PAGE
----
Amphibians and reptiles

Slither, hop, or crawl on over to learn about herpetofauna! Washington is home to at least 25 species of amphibians (salamanders and frogs) and 28 reptiles (turtles, snakes, and lizards). Herpetofauna is the term used when referring to amphibians and reptiles together. Most herpetofauna lay eggs and are ecotherms, meaning they can't regulate their own body temperature and must warm up by basking in the sun or cool off by seeking shade. 

Amphibians and reptiles are both important members of aquatic (water) and terrestrial (land) ecosystems, and they may use different habitats throughout the year. For example, some turtles spend most of their time in water, but move to land to lay their eggs. 


Reptiles in Washington

Northern Pacific rattlesnake

Washington has just one venomous snake species, the Northern Pacific rattlesnake (Crotalus oreganus). These snakes can be identified by a rattle at the tip of their tail, diamond-shaped head, pits (holes) near the mouth, and white and black stripes towards the tip of the tail. They have dark brown or black blotched markings, usually with dark edges and light borders down the back, with corresponding blotches on the sides.

Juvenile rattlesnake in leaves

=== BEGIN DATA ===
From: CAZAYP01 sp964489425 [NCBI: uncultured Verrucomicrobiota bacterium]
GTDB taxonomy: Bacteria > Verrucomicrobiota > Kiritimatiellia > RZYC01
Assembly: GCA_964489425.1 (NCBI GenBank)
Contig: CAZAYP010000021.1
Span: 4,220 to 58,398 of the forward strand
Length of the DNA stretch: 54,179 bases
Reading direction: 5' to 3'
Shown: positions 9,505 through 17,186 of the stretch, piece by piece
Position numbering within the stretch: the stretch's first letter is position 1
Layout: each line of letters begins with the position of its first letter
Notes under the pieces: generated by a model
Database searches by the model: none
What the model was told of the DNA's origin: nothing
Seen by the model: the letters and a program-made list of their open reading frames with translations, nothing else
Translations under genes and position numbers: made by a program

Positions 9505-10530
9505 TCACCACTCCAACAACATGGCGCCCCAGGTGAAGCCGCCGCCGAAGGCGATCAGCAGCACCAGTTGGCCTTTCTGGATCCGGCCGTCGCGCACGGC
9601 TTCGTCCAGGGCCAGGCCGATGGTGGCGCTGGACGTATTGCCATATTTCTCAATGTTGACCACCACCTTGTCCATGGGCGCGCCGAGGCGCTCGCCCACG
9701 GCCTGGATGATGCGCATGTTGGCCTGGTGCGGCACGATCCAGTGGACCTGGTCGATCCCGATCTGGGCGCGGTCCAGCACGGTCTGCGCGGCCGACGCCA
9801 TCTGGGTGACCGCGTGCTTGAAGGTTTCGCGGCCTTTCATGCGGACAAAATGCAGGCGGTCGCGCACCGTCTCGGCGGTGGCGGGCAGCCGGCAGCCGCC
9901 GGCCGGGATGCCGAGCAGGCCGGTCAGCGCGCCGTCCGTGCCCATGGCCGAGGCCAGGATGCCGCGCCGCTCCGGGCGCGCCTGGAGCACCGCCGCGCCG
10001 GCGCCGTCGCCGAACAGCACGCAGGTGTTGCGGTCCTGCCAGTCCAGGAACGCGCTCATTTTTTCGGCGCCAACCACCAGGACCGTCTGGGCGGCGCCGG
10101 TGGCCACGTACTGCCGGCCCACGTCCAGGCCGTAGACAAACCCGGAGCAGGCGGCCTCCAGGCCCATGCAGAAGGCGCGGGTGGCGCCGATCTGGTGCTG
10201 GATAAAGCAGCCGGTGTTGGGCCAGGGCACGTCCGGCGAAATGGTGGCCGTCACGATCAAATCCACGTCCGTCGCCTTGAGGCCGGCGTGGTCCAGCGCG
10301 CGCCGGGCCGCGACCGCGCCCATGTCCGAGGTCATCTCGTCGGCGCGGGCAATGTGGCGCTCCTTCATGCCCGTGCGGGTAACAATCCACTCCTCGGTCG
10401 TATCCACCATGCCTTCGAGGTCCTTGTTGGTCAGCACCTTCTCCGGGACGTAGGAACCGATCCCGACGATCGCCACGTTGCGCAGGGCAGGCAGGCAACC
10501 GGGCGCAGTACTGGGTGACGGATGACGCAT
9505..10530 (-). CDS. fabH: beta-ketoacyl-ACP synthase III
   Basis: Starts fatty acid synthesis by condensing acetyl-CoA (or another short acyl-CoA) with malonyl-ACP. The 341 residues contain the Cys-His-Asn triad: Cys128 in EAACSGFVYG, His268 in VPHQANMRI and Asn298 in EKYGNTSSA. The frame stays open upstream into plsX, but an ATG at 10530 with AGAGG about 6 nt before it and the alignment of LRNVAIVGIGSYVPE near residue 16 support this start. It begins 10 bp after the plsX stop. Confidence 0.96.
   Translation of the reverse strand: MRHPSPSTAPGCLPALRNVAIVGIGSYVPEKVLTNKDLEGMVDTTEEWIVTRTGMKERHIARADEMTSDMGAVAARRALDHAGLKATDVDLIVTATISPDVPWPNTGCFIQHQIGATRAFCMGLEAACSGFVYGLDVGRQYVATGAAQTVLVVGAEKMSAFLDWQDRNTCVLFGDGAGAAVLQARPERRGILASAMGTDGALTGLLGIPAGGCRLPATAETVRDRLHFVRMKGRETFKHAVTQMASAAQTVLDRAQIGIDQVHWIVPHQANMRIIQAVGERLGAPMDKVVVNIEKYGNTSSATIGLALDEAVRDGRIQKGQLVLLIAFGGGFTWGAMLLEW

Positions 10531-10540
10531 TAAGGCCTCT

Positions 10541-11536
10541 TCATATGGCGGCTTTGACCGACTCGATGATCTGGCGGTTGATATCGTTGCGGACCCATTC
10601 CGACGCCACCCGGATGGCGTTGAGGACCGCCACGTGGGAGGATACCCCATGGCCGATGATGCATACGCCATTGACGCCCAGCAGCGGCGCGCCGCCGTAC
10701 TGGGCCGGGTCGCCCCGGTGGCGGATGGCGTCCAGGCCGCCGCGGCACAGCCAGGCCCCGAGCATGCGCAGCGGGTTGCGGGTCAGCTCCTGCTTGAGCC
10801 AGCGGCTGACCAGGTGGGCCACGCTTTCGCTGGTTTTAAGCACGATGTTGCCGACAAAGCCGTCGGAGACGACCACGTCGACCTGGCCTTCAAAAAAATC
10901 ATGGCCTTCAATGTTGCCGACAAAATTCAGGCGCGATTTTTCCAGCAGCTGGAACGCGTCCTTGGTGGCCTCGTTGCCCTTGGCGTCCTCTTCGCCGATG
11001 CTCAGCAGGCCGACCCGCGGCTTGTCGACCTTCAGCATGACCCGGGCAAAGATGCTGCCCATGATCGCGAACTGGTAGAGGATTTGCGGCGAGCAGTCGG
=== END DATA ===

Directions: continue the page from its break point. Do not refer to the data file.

Photo by WDFW

You may find Northern Pacific rattlesnakes in Central Washington, near Ellensburg and the Columbia River gorge, and in Eastern Washington. They are usually brown or olive, but their coloration varies to help them blend into their habitat.

Northern Pacific rattlesnakes are an important part of ecosystems. As predators, they eat rodents that spread diseases like Hantavirus, rabies, Rocky Mountain Spotted Fever, and Lyme Disease. By eating rodents, snakes help keep disease prevalence down and small mammal populations in check, making for a healthy ecosystem. Northern Pacific rattlesnakes are also a food source for many animals, including some raptors such as red-tailed hawks.

Rattlesnakes are venomous and can be dangerous to humans. Rattlesnakes DO NOT want to bite and may warn that you are too close with a rattle of their tail. Others will stay quiet, hoping you ignore them. When walking in rattlesnake country, be aware of your surroundings and take these precautions:

  • Wear thick hiking shoes
  • Keep dogs on a leash
  • Keep small children nearby
  • Be observant - snake’s patterns allow them to blend in with their surroundings.

Gopher snake - the pretender

There is another snake in Washington that mimics rattlesnake behavior and appearance. The gopher snake (Pituophis catenifer) is large with dark blotches down the back with smaller blotches on the sides, a distinct eye stripe, and a tail that tapers to the tip. Adults reach up to five feet. The gopher snake uses its rattlesnake-like appearance to trick predators into thinking it is a more dangerous animal. They will often flatten their heads and curl into a defensive “S” shape.

Juvenile gopher snake in hand
Photo by WDFW

Gopher snakes suck in air to puff up their bodies and release a hissing sound when they are agitated. They will also shake the tip of their tail to mimic a rattlesnake. Gopher snakes are not venomous and are usually harmless, though they will strike if threatened. Like the rattlesnake, gopher snakes play a vital role in their ecosystems by keeping small mammal populations in check.